• Lease agreements. If you’re leasing an office or retail space, you might be surprised how easy it is to negotiate the terms of that lease. With the right positioning, you can almost certainly land a lower price point, and you might get some extra perks out of the agreement while you’re at it. Your success here will be dependent on demand for real estate in the area, but it’s almost always worth pushing for a better deal.
  • Insurance rates. For the most part, insurance is a logical, mathematical, and straightforward process. Your rates will depend on the calculated risks your business faces in several areas. However, you may be able to negotiate better rates by making certain concessions or combining policies.
  • Anything used. If you’re buying inventory or equipment used, you’ll have tremendous leverage for negotiation. The value of used goods is somewhat subjective. Your seller may be particularly motivated. The extra value of each deal ensures maximum profitability.


Fundamentals for Negotiation Success

Thankfully, the same core skills and tactics can help you become successful in almost any application. Follow these tips to find success:

  • Do your research in advance. One of your most important keys to success is doing your research, long in advance of the actual negotiation. Before walking into your negotiation meeting, you should have a good idea of the market rate for whatever you’re discussing—and data points to prove it. The research will equip you with the knowledge and anchor points necessary to get the right price and will make you seem more confident and knowledgeable in the conversation itself—which should be able to tilt things in your favor.
  • Project confidence. Speaking of confidence, the more confidence you’re able to project, the more likely you’ll find success; confidence implies knowledge and conviction, which is hard to overcome. There are many ways to project confidence, including speaking slowly and deliberately, remaining calm, and maintaining good posture throughout the conversation.
  • Develop a personal connection. If you can, work to develop a personal connection with the person you’re negotiating with. It may seem like negotiation is a cold, impersonal business tactic, built on logic, but there’s an emotional component to it as well. People will be far more willing to cut a better deal to someone who seems like a friend than a stern, demanding businessperson out for a profit. Make friendly conversation and use charm to establish a bond before you get too far in negotiations.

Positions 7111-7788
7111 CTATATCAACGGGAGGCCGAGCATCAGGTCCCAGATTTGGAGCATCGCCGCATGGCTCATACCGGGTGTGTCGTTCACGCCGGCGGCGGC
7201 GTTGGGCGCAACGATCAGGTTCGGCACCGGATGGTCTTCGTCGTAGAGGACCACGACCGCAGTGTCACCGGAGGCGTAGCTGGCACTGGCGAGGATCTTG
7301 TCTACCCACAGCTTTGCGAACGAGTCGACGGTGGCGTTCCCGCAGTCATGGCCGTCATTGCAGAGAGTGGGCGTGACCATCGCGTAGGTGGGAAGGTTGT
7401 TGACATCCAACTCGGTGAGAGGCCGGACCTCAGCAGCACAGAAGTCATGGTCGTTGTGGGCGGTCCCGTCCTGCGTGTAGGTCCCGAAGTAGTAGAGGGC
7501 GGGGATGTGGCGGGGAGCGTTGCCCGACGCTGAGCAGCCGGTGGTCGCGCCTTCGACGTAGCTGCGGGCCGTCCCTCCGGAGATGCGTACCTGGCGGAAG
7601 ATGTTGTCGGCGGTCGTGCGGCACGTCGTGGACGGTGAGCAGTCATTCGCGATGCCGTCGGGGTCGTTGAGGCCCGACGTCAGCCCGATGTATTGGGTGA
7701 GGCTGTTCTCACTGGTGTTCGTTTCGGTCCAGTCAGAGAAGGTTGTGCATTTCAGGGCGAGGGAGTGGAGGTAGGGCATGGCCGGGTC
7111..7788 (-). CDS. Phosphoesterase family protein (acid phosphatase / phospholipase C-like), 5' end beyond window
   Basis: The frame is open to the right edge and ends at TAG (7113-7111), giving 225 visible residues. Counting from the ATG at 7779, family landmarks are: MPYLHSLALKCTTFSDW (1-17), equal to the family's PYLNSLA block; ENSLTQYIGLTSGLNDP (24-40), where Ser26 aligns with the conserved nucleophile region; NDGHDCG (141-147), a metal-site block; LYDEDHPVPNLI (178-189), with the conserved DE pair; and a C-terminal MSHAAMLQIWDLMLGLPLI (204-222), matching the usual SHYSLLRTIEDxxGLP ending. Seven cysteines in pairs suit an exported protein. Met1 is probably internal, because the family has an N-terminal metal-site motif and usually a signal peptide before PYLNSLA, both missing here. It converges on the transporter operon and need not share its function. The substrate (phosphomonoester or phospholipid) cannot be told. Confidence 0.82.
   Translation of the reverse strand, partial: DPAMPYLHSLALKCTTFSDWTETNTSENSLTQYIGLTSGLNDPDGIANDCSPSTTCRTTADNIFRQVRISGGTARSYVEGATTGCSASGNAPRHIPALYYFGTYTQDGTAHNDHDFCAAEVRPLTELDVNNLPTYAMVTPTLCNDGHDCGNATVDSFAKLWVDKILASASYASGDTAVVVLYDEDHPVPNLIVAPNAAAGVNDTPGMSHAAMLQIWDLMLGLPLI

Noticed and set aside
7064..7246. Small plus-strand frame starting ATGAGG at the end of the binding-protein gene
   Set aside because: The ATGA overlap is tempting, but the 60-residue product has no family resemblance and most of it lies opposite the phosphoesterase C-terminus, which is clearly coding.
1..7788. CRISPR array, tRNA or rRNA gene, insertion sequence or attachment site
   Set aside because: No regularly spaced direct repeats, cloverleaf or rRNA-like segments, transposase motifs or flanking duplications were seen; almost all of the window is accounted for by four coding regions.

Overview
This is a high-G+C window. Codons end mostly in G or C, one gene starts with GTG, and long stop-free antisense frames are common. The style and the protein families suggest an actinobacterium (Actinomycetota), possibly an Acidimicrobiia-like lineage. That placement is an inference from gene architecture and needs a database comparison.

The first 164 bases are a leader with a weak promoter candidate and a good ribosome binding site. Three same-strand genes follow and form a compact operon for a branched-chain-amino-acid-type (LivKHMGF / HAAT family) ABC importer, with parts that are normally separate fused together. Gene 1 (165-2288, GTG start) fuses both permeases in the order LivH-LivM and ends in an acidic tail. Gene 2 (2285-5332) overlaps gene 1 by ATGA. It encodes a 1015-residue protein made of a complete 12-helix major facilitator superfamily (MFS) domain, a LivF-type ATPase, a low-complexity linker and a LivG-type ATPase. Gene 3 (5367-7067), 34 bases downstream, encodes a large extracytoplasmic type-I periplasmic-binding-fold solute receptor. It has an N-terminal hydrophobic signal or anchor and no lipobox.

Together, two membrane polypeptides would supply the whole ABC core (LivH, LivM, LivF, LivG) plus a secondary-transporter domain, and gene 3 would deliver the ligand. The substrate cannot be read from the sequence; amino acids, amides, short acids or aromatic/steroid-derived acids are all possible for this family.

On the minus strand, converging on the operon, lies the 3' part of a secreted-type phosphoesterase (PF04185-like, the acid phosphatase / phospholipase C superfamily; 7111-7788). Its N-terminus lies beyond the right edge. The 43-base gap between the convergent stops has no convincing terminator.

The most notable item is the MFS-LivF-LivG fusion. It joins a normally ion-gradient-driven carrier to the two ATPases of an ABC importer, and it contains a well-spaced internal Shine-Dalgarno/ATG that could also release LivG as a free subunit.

Other Negotiation Tactics

Beyond the initial strategy, consider these negotiation tactics to get what you want:

  • Give yourself room. You’ve likely heard this one before; make sure you start the negotiation at a higher or lower price than you actually For example if you want to make $5,000 off of a contract, ask for $6,500. If you want to buy a used computer for $500, start at $350. This gives you a chance to beat your goals outright and gives you wiggle room to work with if and when your opposing party starts to negotiate.
  • Disclose your goals. One of the easiest ways to gain someone’s trust is to offer transparency early. You can do this by disclosing your goals, and any mitigating circumstances affecting your decision. For example, you might tell a client how eager you are to land a deal or admit that your budget is lower than you’d like. This may seem like it makes your position weaker since it volunteers information that could be kept secret, but it makes you seem more personal and approachable, so it’s often worth the tradeoff.
  • Ask for (and offer) intangibles. You won’t always be able to get the price you want or even budge the price through negotiation. Even so, you’ll have a chance to tip the scales in your favor. Instead of asking for price movement, ask for “intangible” items, such as an option to lower your interest rate in the future, a bonus for signing the contract, or an extension on the terms of the deal.


Important Negotiation Actions

Yet, there is even more that’s possible when it comes to ensuring you negotiate in a way that saves your money business like these actions:

  • Always trade; never give things away. During the course of negotiation, the opposing party will inevitably ask you to make concessions, such as dropping the price or including an extra benefit. Avoid giving these things away without asking for something in return. For example, if your new hire wants a $1,500 credit to help with moving expenses, consider offering it—contingent on the employee starting a week earlier than originally intended.
  • Tailor your strategies to the individual. Sometimes, your client will request a negotiation. Other times, you’ll be the one initiating it. Sometimes, you’ll be dealing with a conservative, stubborn CEO. Other times, you’ll be dealing with a flexible, young entrepreneur. Get to know your audience as well as you can, and tweak your strategies accordingly. The same tricks won’t work on every negotiator.